But well before the market can assess whether OPEC is reigning in production again in February, as promised, an inevitable cold snap - even in this El Nino-dominated winter - or a fresh flare-up in any of the oil world's hot spots - Iran, Iraq, Nigeria or elsewhere - could radically change the price trajectory.
Heavy maintenance at U.S. refineries in coming weeks may tighten stockpiles further, particularly for gasoline, which remain snug, despite a surprise 5.6-million-barrel gain in the last week of December.
US Demand, Norway Flows Eyed
Preliminary data from the U.S. Energy Information Administration shows gasoline stocks ended 2006 at 209.5 million barrels, up slightly from a year ago, and narrowly below the five-year average level. Due to stronger demand, though, stocks are actually tighter than they appear.
Despite a 13% jump in average retail prices for regular gasoline, preliminary EIA data through Dec. 29 show gasoline demand rose 1% in 2006, to a record 9.25 million barrels a day.
Demand for distillate fuel, the umbrella grouping for diesel and home-heating oil, posted a record 4.2 million barrels a day in 2006, jumping 2% from a year ago, despite dismal heating oil demand, the data show.
Overall, early data show, U.S. oil demand averaged around the 2004 level of 20.7 million barrels a day, with a notional 0.3% drop in 2006 offsetting a similar slim rise in 2005.
The full U.S. oil use tally was dragged down by a 26.3% plunge in demand for heavy, residual fuel oil, to its lowest level recorded by EIA in 70 years of data. EIA figures show resid demand plummeted to 671,000 barrels a day from an 11-year high of 919,000 barrels a day in 2005. Resid demand surged after deadly hurricanes in 2005 crippled natural gas output, but abundant supplies and a 22% decline in gas futures prices in 2006 slashed resid use by utilities and heavy industry.
Apart from the strong demand outlook in the U.S., the world's largest oil consumer, estimates of new oil supplies coming onstream in 2007 may prove overstated.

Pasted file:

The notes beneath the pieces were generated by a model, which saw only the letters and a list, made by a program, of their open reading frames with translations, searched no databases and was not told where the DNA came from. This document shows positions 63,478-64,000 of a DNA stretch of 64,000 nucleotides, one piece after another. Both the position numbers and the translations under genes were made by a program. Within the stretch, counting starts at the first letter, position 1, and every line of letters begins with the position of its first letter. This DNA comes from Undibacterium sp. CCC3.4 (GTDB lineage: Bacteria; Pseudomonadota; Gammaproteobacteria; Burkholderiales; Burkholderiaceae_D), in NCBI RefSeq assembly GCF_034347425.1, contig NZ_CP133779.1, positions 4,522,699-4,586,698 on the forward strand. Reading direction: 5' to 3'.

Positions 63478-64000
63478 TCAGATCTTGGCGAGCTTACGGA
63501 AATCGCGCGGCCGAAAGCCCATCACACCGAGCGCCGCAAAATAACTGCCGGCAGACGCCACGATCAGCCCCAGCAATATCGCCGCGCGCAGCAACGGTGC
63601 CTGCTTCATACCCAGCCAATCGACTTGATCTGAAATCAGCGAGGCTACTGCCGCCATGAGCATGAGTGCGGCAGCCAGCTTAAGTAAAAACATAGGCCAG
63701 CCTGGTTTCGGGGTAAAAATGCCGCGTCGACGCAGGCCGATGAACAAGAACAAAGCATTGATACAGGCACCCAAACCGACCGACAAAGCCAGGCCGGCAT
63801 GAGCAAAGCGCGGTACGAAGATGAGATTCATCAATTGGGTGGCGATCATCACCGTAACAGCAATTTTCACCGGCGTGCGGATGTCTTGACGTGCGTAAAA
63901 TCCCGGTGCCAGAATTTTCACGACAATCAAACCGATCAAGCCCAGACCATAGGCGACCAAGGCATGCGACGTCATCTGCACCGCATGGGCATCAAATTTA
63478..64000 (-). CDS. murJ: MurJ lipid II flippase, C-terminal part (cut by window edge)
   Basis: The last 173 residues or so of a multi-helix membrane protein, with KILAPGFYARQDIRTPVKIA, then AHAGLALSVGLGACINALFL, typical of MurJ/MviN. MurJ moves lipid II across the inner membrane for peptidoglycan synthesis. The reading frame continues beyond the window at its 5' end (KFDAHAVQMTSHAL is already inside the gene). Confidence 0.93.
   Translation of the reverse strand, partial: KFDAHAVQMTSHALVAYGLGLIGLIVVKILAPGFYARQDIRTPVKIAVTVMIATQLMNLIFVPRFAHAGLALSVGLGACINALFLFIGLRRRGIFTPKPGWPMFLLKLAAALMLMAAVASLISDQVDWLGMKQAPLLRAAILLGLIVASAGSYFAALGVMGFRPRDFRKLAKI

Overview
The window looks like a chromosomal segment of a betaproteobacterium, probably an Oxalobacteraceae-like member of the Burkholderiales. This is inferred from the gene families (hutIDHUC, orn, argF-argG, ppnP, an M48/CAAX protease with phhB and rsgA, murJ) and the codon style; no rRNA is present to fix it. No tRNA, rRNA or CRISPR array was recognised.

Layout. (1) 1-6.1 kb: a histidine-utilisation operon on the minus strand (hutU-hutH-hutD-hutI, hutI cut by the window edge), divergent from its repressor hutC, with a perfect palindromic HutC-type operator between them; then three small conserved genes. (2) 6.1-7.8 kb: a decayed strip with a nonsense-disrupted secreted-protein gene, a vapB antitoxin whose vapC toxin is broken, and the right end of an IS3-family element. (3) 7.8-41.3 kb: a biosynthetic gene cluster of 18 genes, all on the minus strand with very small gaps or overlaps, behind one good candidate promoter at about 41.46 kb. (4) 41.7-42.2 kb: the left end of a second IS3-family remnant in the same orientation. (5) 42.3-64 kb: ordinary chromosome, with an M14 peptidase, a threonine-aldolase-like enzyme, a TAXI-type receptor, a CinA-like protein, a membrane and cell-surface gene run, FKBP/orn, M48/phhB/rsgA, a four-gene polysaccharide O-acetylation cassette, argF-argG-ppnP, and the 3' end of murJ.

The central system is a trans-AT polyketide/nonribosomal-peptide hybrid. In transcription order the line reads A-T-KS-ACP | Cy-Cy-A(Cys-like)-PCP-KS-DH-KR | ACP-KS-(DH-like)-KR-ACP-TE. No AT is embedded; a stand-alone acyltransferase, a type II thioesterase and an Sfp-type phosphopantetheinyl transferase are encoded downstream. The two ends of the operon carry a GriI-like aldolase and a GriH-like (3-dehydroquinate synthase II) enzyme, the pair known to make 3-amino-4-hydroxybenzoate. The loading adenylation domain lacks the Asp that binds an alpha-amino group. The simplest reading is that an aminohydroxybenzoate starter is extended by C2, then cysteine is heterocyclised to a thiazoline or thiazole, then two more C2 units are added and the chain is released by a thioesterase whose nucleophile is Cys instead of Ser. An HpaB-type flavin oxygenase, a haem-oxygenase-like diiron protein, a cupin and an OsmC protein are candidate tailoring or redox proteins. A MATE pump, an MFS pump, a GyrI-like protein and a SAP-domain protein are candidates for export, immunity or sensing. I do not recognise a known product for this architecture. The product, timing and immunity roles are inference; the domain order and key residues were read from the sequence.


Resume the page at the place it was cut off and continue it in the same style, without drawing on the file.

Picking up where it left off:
The Norwegian Petroleum Directorate said Friday that oil output in 2006 from the key non-OPEC oil exporter was at its lowest level since 1993-94 and that 40 of its 48 fields "have come off plateau production."
Norwegian crude oil output last year was near 2.3 million barrels, 2.9% below the government's estimate, and output in 2007 will be lower, at 2.2 million barrels a day. Norway said, however, that the uncertainty factor in its 2007 estimate is plus or minus 13%, "linked to the ability of the reservoirs to deliver, timing of start-up for new projects and the regularity of producing fields."
In the five years through 2011, Norway said, total oil output, including condensates and non-gas liquids, will average near levels seen in the previous five years.
Taken together, strong demand, tighter stocks, OPEC restraint and uncertainty over new supplies could detour prices from the current weak course.
In the past five years, Nymex front-month futures prices in the first quarter have averaged 11.6% above their December average. If that holds true this year, first-quarter prices would trade near $69.26 a barrel, challenging $70 for the first time since August.
Copyright (c) 2007 Dow Jones & Company, Inc.